- Optional: Filter your keywords by “Relevance.” Relevance tells you how relevant the keyword is to your seed keyword. You could also filter by Search Volume, which tells you the number of times people search that term in Google each month. But don’t get too hung up on volume yet. We’ll take a closer look at that later.
- Click the checkmark on the left side of each keyword you like. Once you’ve selected all your keywords, click “Add to …” to add them to a new or existing keyword list. Don’t skip this step. You need to add the keywords to a list to see additional metrics such as Keyword Difficulty and Organic CTR.
Option 2: Upload a list to Moz for evaluation
You might have already ideated a list of keywords based on the type of topics that you would like to rank on Page 1 for in Google. Or maybe you use Keyword Sheeter or another tool to generate keyword ideas. That’s fine! You don’t have to rely on suggestions from Moz.
But you absolutely should evaluate that list of keyword ideas to figure out which are worth targeting based on the data (search volume, difficulty, etc.). For that, you’ll need to upload your list to Moz. Here’s how:
- In the left menu, navigate to “Keyword Lists” and select “Create or upload list.”
- From there, you can either copy a list of keywords into the tab that says “Enter keywords” or you can upload a CSV file containing your list.
- Name your keyword list (make it something distinct for this project).
Once you’re done, Moz will automatically evaluate your list of keywords, providing precise Search Volume, Keyword Difficulty and other relevant metrics for each and every keyword on your list.
Note: The number of lists available depends on your plan. “Standard” gives you access to 5 lists. “Medium” gives you access to 30.
Option 3: Look for keywords that your competitors rank for
If you want to go toe-to-toe with specific search competitors or market rivals, you can use the “Explore by Site” feature to generate a list of keywords that your competitors are ranking for. You can do this one domain at a time and create multiple lists, or you can create a competitor overlap to get a direct comparison between you and your competitors (see images above and below this paragraph).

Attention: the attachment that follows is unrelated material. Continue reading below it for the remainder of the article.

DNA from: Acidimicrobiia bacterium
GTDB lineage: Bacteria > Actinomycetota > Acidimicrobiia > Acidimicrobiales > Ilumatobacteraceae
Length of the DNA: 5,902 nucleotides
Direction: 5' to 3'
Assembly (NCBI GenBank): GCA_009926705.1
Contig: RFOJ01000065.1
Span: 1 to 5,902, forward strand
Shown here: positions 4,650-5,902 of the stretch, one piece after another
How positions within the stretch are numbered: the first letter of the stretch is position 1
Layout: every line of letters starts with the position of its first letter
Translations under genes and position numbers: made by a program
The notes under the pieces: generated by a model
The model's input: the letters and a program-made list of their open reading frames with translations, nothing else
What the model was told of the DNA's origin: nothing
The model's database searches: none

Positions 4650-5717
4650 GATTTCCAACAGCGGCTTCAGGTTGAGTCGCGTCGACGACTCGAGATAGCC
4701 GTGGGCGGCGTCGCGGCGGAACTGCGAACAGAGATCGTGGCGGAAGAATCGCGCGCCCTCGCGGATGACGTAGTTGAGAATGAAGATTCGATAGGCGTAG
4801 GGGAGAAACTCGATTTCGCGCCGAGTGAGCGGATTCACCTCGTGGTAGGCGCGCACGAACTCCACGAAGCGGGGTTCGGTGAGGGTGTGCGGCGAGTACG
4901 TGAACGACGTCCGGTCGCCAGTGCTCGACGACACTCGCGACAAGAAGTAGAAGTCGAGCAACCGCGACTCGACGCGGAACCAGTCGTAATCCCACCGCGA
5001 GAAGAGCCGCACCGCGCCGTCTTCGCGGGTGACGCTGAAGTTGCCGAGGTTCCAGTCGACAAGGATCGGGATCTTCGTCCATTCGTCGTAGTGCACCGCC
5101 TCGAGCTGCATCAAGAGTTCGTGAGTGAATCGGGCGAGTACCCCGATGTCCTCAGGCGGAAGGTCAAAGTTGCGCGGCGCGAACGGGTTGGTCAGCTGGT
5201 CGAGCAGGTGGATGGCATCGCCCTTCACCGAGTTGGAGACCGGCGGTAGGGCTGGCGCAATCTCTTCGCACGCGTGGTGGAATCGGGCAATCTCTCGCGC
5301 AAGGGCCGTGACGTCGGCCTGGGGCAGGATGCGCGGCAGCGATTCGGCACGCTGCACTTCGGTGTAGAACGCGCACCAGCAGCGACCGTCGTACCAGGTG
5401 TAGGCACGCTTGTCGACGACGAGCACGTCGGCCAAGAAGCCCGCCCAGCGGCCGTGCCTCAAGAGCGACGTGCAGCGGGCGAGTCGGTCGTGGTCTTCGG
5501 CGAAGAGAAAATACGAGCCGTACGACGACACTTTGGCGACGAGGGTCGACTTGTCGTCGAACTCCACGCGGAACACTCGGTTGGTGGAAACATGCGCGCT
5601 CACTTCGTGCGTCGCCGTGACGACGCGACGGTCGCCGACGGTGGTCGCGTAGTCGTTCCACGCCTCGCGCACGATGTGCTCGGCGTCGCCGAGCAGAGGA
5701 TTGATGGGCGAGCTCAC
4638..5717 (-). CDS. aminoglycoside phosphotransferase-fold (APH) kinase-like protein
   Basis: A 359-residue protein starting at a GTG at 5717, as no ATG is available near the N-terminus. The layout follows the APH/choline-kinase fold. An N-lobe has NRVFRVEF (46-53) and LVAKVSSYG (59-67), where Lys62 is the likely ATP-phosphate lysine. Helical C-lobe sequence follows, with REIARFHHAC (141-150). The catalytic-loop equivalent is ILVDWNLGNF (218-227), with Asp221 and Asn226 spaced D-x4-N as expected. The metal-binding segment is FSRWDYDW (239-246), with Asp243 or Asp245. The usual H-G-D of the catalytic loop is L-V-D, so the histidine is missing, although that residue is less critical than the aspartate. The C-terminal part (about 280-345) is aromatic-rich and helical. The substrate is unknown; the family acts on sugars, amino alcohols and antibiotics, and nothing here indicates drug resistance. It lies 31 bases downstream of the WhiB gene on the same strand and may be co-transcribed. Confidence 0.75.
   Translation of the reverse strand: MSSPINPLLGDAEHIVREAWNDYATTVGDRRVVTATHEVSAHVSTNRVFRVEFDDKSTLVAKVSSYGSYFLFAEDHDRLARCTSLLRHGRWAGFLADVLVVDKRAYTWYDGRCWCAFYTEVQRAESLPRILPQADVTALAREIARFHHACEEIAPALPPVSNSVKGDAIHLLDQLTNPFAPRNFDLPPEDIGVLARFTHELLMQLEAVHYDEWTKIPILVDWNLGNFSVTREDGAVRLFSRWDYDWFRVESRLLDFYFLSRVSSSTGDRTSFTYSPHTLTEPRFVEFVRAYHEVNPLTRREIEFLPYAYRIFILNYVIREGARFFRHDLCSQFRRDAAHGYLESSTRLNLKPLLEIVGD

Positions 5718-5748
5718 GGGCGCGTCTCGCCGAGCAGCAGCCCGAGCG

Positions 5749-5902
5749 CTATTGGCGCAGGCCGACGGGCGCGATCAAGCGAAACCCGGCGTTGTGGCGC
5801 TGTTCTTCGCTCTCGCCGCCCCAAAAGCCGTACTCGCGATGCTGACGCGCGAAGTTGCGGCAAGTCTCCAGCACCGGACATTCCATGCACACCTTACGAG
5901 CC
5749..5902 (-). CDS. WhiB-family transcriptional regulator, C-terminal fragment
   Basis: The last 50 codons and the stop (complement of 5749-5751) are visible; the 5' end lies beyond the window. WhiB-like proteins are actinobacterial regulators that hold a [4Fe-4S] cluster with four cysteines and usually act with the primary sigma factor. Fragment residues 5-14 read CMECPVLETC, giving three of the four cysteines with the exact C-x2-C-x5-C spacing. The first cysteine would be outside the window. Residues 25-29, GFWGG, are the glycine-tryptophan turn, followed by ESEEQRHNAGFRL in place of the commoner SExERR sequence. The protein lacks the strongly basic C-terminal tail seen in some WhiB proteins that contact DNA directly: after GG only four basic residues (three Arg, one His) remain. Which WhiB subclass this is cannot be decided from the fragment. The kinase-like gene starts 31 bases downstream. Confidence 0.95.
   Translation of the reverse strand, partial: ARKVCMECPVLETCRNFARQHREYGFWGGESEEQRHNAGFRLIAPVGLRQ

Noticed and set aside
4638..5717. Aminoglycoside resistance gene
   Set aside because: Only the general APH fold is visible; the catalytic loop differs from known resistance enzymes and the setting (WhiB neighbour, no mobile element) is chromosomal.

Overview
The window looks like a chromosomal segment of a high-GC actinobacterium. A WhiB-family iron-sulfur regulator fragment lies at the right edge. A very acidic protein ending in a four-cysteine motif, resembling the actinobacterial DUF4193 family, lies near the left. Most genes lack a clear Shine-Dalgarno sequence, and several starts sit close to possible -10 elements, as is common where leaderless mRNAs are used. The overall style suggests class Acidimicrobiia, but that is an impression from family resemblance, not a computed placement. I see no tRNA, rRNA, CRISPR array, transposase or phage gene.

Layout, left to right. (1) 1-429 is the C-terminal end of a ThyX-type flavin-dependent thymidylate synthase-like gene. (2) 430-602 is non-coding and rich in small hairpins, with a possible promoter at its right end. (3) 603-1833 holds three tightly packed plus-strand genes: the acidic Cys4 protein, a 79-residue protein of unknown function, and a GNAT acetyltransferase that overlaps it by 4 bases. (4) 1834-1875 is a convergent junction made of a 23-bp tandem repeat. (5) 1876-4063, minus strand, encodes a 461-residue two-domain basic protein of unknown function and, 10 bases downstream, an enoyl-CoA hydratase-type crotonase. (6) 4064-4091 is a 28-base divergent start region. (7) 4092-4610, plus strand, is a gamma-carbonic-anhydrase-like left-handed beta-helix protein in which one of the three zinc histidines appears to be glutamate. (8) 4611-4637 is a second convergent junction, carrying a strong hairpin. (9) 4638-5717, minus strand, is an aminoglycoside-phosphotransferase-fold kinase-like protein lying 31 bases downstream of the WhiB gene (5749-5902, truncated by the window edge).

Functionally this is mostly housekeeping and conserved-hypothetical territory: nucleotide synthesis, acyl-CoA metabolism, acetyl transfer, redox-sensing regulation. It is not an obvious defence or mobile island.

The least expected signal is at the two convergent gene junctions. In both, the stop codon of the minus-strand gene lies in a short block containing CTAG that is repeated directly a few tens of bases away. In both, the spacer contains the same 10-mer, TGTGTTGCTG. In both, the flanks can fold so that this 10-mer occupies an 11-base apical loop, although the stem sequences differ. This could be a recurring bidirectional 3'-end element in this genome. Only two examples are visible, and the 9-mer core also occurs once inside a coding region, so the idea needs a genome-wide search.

A competitor overlap is a good way to try to oust your search rivals — especially if those rivals have similar Domain Authority rankings (more on DA in just a bit).
Just as you would for the “Keyword Suggestion” tool, you’ll have to select the keywords you wish to evaluate and then add them to a Keyword List.
4. Evaluate Your New Keyword List
Now for the fun stuff: Looking at Moz’s assessment of each keyword in your list to decide which are worth targeting.
Moz provides plenty of metrics, and ample ways to slice and dice your list of keywords. Let’s look at some of them:
Website metrics (These won’t show up on your Keyword List — you can find them for any site and page in the Link Research dropdown —but they’re important for understanding Keyword Difficulty, and for evaluating your list of keywords later in this process):
- Domain Authority: A score of 1-100 that predicts how well a domain is expected to perform in search.
- Page Authority: A score of 1-100 that predicts how well a particular page is expected to rank in search.
- Referring Domains: The number of domains linking to a particular page. This has a huge influence on Page Authority.
- Monthly Volume: Estimated number of times a certain keyword is searched per month.